Twelve-year-old Frida is almost blind; she can only make out contours, shadows and colors. At the same time, she can “see” much more than other people. She believes that with the energy we all have within us, we can achieve things that we thought were impossible. In Dear Darkness, we see how she puts this into practice. Frida is lovingly encouraged by her parents, whom we see in the background as they invite her to experience a sculpture or go swimming with her.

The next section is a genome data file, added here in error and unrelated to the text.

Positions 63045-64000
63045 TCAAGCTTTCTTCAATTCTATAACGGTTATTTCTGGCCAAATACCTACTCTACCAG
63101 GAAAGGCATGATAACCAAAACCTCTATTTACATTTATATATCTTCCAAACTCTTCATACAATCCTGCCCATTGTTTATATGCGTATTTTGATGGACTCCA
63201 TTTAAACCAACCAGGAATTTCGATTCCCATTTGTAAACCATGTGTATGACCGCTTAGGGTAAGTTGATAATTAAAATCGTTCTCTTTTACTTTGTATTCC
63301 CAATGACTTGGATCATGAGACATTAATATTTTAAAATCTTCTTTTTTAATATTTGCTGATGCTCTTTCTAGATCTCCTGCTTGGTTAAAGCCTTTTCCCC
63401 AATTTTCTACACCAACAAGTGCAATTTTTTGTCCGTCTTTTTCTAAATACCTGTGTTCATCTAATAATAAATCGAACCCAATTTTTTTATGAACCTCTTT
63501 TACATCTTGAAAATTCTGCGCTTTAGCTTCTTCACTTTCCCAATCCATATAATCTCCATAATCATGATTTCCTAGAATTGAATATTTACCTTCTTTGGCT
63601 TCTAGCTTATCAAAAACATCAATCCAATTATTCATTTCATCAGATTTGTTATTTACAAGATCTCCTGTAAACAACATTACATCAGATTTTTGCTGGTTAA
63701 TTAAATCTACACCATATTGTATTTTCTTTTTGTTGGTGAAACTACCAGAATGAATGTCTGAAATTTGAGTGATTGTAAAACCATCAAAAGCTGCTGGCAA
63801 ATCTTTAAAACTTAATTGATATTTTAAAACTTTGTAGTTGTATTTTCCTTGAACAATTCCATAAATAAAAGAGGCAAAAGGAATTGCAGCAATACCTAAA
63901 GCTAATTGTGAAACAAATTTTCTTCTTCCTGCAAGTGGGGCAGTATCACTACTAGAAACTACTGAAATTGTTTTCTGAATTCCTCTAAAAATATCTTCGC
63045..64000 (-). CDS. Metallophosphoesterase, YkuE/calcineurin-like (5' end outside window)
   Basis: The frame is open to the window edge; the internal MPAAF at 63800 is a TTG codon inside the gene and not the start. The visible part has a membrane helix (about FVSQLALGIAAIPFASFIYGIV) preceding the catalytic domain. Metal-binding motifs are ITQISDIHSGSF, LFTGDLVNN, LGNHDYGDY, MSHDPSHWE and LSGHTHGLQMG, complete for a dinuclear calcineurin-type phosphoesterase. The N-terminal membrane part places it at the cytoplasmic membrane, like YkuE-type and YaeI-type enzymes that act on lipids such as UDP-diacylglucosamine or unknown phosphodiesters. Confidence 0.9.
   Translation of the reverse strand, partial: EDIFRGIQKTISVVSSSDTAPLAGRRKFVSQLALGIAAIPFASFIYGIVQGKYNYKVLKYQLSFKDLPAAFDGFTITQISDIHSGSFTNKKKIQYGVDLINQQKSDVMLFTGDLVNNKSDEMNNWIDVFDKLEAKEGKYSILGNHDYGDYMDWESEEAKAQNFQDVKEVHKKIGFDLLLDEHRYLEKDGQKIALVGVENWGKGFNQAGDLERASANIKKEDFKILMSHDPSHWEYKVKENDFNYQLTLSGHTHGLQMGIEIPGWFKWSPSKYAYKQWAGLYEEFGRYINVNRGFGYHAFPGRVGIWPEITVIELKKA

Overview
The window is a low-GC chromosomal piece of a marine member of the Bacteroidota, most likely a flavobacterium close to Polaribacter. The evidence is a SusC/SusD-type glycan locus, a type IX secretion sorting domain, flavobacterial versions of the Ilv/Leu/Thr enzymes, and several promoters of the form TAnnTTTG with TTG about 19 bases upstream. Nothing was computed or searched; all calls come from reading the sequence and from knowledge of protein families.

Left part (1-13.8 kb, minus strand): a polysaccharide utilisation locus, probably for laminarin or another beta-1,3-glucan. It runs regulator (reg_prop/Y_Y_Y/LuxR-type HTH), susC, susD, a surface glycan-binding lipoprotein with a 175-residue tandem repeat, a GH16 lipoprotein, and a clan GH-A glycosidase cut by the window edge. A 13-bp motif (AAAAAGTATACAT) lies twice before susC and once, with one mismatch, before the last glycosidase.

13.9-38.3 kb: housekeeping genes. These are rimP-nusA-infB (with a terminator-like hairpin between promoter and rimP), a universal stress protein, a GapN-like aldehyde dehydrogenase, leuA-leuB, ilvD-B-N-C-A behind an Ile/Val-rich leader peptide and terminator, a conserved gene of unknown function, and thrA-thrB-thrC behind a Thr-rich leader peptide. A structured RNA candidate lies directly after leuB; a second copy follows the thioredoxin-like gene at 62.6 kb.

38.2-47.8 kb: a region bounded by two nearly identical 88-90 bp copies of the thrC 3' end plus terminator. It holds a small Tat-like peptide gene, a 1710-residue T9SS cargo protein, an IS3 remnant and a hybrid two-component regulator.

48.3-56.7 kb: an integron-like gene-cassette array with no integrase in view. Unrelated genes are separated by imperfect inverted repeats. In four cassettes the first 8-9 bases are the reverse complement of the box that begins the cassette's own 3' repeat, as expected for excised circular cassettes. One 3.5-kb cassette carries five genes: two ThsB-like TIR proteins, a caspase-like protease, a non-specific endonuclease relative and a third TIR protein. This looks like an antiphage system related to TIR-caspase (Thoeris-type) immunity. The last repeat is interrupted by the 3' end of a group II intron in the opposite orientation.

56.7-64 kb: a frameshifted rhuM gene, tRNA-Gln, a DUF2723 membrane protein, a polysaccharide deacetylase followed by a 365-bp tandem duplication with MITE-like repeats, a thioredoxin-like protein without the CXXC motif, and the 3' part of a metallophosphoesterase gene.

Frida has an entirely unique view of the world, from which she occasionally takes a distance so she can listen, feel and think. To do so she seeks out complete darkness, because only if there are no visual stimuli can she find peace. In this way, she hardly differs from her sighted peers—and this is why part of the film takes place in the dark.